Treasury Introduces Permanent Identifiers for Directors
- Treasury law amendments have passed to introduce a new Director Identification Number (DIN) regime
- DIN will be similar to a driver’s unique licence number
- Will ensure traceability of a director’s relationships across companies, enabling better tracking of directors of failed companies
Treasury Laws Amendment (Registries Modernisation and Other Measures) Bill 2019 has now been passed, which aims to introduce a new Director Identification Number (DIN) regime.
It is believed the new DIN would be similar to a driver’s unique licence number and allows regulators to minimize illegal or fraudulent behavior by directors. The purpose is to ensure traceability of a director’s relationships across companies, enabling better tracking of directors of failed companies. The new process also aims to prevent:
- the use of fictitious identities
- combat phoenix activity
- reduce the time and cost for administrators and liquidators during the insolvency process by providing a more streamlined tracking of directors and their corporate history.
A DIN will be required by all existing and new directors, which will act as a unique identifier, to be kept permanently, even if they cease to be a director. Under the new requirements, new directors will have to apply for a DIN before they are appointed as a director, unless the period is extended by the regulations or unless they are provided an exemption or extension by the registrar.
Those appointed as a director within the first 12 months of the new regime’s operation will also be granted an additional 28 days to apply for a DIN. A transitional period for existing directors will be specified by a legislative instrument made by the minister.
There will be civil and criminal penalties for directors who fail to apply for a DIN within the applicable time frame, and for conduct that undermines the new laws, including providing false identity information to the registrar or intentionally applying for multiple DINs.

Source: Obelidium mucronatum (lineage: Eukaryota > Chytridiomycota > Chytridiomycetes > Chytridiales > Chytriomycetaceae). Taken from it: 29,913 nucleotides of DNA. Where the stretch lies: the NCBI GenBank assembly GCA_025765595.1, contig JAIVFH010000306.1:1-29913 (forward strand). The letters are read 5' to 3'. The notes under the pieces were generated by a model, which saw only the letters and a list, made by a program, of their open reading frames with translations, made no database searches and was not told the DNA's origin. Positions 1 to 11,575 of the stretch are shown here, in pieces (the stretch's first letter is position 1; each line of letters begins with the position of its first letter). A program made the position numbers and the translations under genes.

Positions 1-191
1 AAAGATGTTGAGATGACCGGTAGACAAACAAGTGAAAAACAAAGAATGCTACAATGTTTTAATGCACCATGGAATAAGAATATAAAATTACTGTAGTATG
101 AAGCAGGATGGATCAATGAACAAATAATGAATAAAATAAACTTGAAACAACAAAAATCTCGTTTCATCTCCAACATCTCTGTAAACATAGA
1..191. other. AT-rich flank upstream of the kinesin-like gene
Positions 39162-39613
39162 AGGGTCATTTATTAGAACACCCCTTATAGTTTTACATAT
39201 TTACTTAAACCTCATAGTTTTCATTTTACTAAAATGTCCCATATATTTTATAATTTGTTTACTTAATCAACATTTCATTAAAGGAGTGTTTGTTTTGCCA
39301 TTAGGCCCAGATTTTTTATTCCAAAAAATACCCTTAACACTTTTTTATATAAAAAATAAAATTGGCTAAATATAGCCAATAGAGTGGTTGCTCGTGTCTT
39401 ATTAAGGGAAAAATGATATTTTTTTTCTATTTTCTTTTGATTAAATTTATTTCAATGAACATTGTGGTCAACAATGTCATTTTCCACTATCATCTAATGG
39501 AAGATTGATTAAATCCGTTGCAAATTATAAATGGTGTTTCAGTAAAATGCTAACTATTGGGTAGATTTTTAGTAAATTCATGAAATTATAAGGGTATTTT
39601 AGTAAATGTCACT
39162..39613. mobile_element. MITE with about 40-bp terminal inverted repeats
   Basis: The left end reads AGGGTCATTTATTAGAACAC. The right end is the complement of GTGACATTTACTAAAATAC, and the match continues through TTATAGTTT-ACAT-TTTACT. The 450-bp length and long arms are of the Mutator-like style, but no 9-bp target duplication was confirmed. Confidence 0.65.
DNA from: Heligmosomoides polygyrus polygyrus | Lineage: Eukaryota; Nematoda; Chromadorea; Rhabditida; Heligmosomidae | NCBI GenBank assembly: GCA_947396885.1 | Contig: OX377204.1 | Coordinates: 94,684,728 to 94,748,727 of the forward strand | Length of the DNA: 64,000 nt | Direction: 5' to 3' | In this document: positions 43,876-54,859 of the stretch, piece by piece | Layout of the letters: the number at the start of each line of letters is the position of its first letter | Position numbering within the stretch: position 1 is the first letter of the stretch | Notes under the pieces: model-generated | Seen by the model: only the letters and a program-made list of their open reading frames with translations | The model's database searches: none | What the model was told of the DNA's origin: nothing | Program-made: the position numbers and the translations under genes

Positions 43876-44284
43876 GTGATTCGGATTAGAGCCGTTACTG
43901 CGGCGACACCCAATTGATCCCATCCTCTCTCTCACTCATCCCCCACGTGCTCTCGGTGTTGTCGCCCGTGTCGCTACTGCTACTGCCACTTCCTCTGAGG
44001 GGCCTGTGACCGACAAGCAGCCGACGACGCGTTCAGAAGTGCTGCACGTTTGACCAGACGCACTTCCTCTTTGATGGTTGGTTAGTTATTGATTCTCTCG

Treasury also expects the new DIN regime will increase compliance costs on directors (estimated to be approximately $21.5 million per year on average over 10 years). It expects most of the regulatory burden will occur in the first 18 months as existing directors fulfil their obligation to obtain a DIN.
The bill will also put in place a modern government registry that will unify the Australian Business Register (ABR) and 31 existing registers administered by ASIC. The unified Commonwealth business registers will be operated by the Australian Business Register at the ATO. It aims to make it easier for businesses to meet their registration obligations, make business information more trusted and valuable, and improve the efficiency of registry service transactions. The ATO will work alongside the Treasury; ASIC, the Department of Industry, Innovation and Science, and the Digital Transformation Agency, to deliver the Modernising Business Registers program.
Despite the passage of the bill, ASIC has warned that it may take up to two years to set up a new system. “We want to build the Director Identification Number system onto the new platform, not old technology that’s more than 30 years old,” ASIC executive director Warren Day told a parliamentary committee earlier this year.
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